It’s really not easy for me to make a list of ten best players in the Pre-Champions League. During the World Cup last July, I hastily assembled a “Top 10″ list of the best soccer players in the world, which many guys do not agree with me. My list have some changes belongs to the older one, let’s have a look together!
Then again, the function of Internet lists isn’t to be accurate, but rather to spur debate and/or outrage about someone’s fully arbitrary opinion. So with that in mind, it was time to revisit the list and make amends. This updated list is taking current form of early February 2015 into account, more than long-standing reputation and or ratings in FIFA 15, so apologies, Andres Iniesta.
10. Diego Godín, Atletico Madrid/Uruguay
As if you didn’t already know, the Ballon d’Or is a flimsily disguised popularity contest. This year it completely ignored Atletico Madrid’s excellent season. Is Godín the best center back in the world? Possibly, although the unofficial mantle is held by PSG’s Thiago Silva. Full disclosure: this list probably needs one defensive player on and Godín is the best of the shallow pool, plus he’s excellent on set pieces, meriting a few bonus points.
9. Neymar, Barcelona/Brazil
Few players prompt such dividing opinions as the now 23-year-old Brazil captain. Is he a one-trick show pony or a legit superstar and the most-talented player in Spain after the Big Two?
Many players cashed in thanks to YouTube mixtapes and highlight reels. In isolation, trick moves entertain but often mean nothing toward the outcome of matches. What sets Neymar apart is that beyond dribbling, he’s an efficient scorer with an insanely powerful shot. 37 goals across 67 games for Barcelona is impressive, even by the clubs’s high-scoring standards. More impressive is 42 international goals in a mere 60 games for Brazil, albeit most of them friendlies.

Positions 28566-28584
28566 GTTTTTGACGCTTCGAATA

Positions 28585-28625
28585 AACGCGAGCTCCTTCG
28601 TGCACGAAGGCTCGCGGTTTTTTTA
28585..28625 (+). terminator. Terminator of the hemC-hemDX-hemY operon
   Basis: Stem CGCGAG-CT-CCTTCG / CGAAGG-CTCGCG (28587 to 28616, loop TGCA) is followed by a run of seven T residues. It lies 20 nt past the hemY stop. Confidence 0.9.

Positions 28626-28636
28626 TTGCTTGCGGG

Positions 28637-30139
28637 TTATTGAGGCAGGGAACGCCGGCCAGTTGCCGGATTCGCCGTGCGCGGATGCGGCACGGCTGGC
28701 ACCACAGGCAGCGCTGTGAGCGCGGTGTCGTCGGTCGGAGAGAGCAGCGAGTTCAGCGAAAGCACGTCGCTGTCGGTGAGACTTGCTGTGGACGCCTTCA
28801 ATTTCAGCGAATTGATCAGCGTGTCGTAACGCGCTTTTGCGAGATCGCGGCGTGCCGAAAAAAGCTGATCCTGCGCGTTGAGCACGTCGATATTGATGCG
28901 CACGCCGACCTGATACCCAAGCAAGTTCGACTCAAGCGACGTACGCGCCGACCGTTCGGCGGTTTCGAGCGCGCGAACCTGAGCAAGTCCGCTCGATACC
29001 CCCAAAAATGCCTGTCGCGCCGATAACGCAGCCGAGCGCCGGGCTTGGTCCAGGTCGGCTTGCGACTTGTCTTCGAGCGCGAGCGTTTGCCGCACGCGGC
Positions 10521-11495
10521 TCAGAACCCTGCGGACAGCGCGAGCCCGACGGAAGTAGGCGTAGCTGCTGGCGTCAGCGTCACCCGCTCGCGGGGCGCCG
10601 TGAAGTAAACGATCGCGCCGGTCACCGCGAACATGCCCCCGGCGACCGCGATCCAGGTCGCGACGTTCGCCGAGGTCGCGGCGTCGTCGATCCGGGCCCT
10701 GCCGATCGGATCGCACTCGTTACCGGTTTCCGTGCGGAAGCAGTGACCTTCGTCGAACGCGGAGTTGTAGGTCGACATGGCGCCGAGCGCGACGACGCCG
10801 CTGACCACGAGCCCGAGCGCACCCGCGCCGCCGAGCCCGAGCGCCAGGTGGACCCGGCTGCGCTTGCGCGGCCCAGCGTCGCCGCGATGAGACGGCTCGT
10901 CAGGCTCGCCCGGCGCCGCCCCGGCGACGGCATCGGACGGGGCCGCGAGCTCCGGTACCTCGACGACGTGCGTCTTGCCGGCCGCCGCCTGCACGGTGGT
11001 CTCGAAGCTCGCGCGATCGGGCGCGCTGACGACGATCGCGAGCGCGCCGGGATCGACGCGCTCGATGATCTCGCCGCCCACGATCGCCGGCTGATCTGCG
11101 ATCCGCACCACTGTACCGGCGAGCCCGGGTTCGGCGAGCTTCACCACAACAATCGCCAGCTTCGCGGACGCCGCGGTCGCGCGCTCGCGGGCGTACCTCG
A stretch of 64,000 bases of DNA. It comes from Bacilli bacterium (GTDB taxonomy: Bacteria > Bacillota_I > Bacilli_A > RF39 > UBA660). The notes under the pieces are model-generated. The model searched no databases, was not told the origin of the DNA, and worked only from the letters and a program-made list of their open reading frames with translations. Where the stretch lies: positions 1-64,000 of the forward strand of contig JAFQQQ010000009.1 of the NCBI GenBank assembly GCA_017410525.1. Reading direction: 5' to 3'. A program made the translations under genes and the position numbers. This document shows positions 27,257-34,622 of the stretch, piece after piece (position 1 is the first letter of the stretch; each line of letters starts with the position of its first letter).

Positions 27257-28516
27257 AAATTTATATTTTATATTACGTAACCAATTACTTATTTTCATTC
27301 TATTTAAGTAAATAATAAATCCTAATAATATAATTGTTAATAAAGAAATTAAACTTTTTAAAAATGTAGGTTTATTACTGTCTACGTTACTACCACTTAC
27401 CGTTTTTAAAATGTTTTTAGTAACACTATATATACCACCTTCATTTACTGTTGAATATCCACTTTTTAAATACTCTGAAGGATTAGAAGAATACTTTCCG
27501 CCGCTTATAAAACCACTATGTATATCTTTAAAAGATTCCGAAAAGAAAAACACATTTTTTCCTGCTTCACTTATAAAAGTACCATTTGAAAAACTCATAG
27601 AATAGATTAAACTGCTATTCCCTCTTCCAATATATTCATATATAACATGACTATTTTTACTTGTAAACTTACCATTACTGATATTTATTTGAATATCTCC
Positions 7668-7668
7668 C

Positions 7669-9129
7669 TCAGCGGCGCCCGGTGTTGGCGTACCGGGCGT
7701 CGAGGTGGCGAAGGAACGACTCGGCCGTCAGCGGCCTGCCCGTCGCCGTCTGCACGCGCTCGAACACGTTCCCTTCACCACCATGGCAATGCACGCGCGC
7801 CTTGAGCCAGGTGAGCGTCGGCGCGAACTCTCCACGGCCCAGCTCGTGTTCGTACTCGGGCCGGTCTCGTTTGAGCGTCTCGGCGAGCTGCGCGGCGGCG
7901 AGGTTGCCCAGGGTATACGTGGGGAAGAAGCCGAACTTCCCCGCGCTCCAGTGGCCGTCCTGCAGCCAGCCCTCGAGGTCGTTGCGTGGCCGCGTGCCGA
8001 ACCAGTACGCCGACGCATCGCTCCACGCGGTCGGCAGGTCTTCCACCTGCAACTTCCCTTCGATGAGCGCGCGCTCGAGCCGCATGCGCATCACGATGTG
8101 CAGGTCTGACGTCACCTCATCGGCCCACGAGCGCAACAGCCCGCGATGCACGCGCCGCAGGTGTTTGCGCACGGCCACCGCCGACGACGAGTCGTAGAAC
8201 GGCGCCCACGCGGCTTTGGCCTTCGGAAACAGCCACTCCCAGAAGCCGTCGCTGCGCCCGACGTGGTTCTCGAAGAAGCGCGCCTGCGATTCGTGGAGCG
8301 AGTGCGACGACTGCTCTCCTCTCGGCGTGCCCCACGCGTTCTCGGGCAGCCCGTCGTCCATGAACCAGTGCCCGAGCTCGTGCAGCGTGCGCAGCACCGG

8. Bayern Munich/Germany
Confirmed as the best keeper in the world via a third-place finish at the Ballon d’Or voting. He also likes to do crazy stuff like this when he strays off his line to become a #sweeperkeeper:
7. Diego Costa, Chelsea/Spain
Let’s consider these facts about the Brazil-born Spanish international. Atletico Madrid fended off both Real Madrid and Barcelona last season, winning La Liga title thanks in no small part to Costa — the offensive spear at the end of Diego Simeone’s compact, defensive system — scoring 27 goals. In August he made an instant impact at Chelsea, turning Jose Mourinho’s team into the Premier League favorites — a mantle the Blues haven’t relinquished. Costa now has 17 goals in 19 EPL games, not too shabby given how many strikers (Andriy Shevchenko, Afonso Alves, Mateja Kezman, etc.) struggle after moving to England.
Yes Costa might be a master of the dark arts. No, he won’t receive a Christmas card from Martin Skrtel or Emre Can any time soon. Either way, Costa’s current form makes him the best old-fashioned, traditional No. 9 in the world.
6. Alexis Sánchez, Arsenal/Chile
In the mood for a strained, dated music comparison? Too bad, you’re getting one. Alexis Sánchez at Barcelona was a bit like Phil Collins in Genesis, a part of a greater whole. At Arsenal, Sánchez is Phil Collins’ solo career. Does that make sense? Here’s a link to Sussudio. Sing along. It’ll brighten your day.